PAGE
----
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Obama faces deep division

Four years after promising a new era of bipartisanship, the president acknowledges falling short as a bridge builder.

September 01, 2012|By David Lauter, Washington Bureau
  • President Obama greets guests of a "Kids' State Dinner" last week hosted by First Lady Michelle Obama. The president has said he counts his failure to bridge the nation's partisan gap as one of his biggest frustrations.
President Obama greets guests of a "Kids' State Dinner"… (Saul Loeb, AFP/Getty Images )

CHARLOTTE, N.C. — It was the promise that first brought Barack Obama to national attention, and the one that his presidency has most conspicuously been unable to fulfill — the hope of national unity.

"There's not a liberal America and a conservative America; there's the United States of America," Obama, then a candidate for the U.S. Senate and relatively unknown outside Illinois, declared in his keynote speech to the Democratic convention in 2004.

That speech — and the image it created of a political leader with potential to reach across partisan bounds — formed the springboard that helped Obama make the improbable leap from freshman senator to the Oval Office just four years later. Against the backdrop of deep partisan division during George W. Bush's presidency, many voters saw a potential healer in the young, biracial candidate who had spent limited time as a member of the deeply unpopular Washington political elite.

Today, as he prepares to accept his party's nomination for a second term, 3 1/2 years in office have ground away much of that nonpartisan aura, leaving behind a deeply polarized view of the nation's 44th president.

Many Republicans denounce Obama as a "socialist." They express fears that he seeks to radically transform the country. Polls repeatedly have shown Republican voters expressing pessimism about the country's future and worrying that the U.S. has been set on a path toward decline.

At the same time, despite complaints from the left about issues as diverse as the war in Afghanistan, which he has pursued, and efforts to cap greenhouse gases, which he has not, Obama has retained strong support within his own party.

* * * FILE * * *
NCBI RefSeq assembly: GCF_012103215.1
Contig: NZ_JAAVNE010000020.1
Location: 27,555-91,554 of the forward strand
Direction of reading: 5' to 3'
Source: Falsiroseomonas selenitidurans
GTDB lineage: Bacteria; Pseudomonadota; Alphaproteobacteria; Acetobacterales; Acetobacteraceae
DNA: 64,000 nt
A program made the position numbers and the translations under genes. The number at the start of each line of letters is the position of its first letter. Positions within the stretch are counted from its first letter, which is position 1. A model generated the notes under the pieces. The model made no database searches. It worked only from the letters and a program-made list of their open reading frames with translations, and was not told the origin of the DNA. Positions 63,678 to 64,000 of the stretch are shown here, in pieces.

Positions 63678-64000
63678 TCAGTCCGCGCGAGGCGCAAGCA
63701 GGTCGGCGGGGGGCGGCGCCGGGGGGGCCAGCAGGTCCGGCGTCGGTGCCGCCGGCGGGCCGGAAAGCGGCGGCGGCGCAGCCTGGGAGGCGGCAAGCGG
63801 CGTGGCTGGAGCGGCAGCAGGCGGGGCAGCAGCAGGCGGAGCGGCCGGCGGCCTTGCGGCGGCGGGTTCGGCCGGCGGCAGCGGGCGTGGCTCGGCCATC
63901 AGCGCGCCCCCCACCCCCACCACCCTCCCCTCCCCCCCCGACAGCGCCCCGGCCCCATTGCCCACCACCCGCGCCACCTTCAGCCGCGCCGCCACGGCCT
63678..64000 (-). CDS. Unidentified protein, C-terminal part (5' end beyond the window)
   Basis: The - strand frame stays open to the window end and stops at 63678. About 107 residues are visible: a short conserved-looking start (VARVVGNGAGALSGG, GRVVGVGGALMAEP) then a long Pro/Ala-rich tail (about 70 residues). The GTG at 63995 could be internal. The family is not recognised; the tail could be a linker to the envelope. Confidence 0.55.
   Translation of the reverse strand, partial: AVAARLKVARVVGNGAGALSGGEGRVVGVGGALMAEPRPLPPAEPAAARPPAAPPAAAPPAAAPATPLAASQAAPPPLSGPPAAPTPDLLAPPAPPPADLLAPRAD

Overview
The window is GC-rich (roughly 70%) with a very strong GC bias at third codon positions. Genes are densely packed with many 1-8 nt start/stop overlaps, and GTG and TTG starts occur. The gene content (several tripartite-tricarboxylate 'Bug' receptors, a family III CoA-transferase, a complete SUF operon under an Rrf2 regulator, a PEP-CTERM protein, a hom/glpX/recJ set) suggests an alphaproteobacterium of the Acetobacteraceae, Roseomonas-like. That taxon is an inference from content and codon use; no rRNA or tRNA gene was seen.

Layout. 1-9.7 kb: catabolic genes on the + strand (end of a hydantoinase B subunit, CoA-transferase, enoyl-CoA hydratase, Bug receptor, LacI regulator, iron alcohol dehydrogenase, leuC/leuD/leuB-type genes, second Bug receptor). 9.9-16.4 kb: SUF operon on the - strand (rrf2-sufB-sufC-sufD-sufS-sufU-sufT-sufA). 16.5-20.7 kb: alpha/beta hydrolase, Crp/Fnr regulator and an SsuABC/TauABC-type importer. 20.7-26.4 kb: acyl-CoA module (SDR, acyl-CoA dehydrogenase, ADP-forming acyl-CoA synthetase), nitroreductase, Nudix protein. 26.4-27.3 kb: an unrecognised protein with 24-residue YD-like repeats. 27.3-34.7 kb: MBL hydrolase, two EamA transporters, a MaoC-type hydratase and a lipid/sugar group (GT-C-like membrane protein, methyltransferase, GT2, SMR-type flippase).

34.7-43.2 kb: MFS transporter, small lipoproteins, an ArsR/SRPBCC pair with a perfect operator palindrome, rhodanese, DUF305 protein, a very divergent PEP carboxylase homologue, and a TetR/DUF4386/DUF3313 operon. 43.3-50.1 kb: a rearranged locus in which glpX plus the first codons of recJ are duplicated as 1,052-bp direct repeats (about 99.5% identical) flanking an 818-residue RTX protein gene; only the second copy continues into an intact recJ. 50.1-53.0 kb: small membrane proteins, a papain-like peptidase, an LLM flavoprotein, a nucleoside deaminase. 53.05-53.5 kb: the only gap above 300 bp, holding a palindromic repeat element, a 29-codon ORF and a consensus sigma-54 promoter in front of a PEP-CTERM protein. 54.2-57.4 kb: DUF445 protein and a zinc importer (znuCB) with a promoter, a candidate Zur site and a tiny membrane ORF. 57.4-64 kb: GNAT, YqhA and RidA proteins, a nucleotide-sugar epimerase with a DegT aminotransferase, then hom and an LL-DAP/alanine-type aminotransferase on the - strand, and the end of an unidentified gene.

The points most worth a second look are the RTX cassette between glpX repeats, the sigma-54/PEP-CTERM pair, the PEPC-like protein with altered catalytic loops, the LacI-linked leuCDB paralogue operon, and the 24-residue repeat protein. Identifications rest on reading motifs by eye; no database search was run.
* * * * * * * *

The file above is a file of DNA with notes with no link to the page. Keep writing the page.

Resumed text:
As measured by Gallup, his job approval during most of his tenure among members of his own party has surpassed that of any Democratic president since John F. Kennedy.

The partisan gap in views of Obama is among the largest in modern history, only exceeded — and then just barely — by the division over Bush.

Republicans have sought to exploit a shift in Obama's public image. His rival, Mitt Romney, seldom lets a speech go by without criticizing Obama as a "divider."

Ironically, however, if Obama wins a second term, a shift toward greater partisanship that began a year ago may well prove the single most important reason why — the key to his recovery from near-collapse last summer.

Obama portrays his failure to bridge the partisan gap as among his biggest frustrations in office.

"I haven't been able to change the atmosphere here in Washington to reflect the decency and common sense of ordinary people — Democrats, Republicans and independents — who I think just want to see their leadership solve problems," he said earlier this summer in an interview with CBS correspondent Charlie Rose. "And, you know, there's enough blame to go around for that.

"I think there is no doubt that I underestimated the degree to which in this town politics trumps problem-solving," Obama added.

As a political leader whose desire to build bridges across the political divide at least appears genuine, Obama had the bad luck to come to office when that divide — both in Washington and among voters nationwide — yawned wider than at any time since before World War II.

Ever since the late 1980s, the percentage of Americans who call themselves strong partisans has risen, accelerating over the last decade. Republicans have moved several steps to the right on average, while Democrats have moved a somewhat smaller degree to the left.

That gap posed a fundamental problem for the new administration from its beginning, said a longtime Democratic strategist who spoke on condition of anonymity to avoid straining his close ties to the White House. In his 2008 campaign, the strategist said, Obama made two overarching promises: On the one hand, he pledged to create a new kind of politics; on the other, to enact major structural reforms in healthcare, the financial markets and the energy industry.

"He found out you couldn't do both," the strategist said.

Obama's legislative goals — a government guarantee of health coverage, stronger regulation of the financial industry, new environmental controls to fight global warming — all would expand government. Pushing those ideas, even in forms that some liberals found too weak, clashed directly with the intensifying desire of Republican voters to roll government back. That made the bipartisan politics Obama had spoken of all but impossible.

Republican leaders, meanwhile, eagerly grabbed opportunities to block Obama's path — frustrating the new administration's plans while highlighting the differences between the parties.

All that took a toll.

Shortly after his inauguration, a Fox News poll found Americans evenly divided over whether Obama would bring about "real change" in Washington or "more of the same." By one year into his administration, "more of the same" was prevailing nearly 2 to 1.

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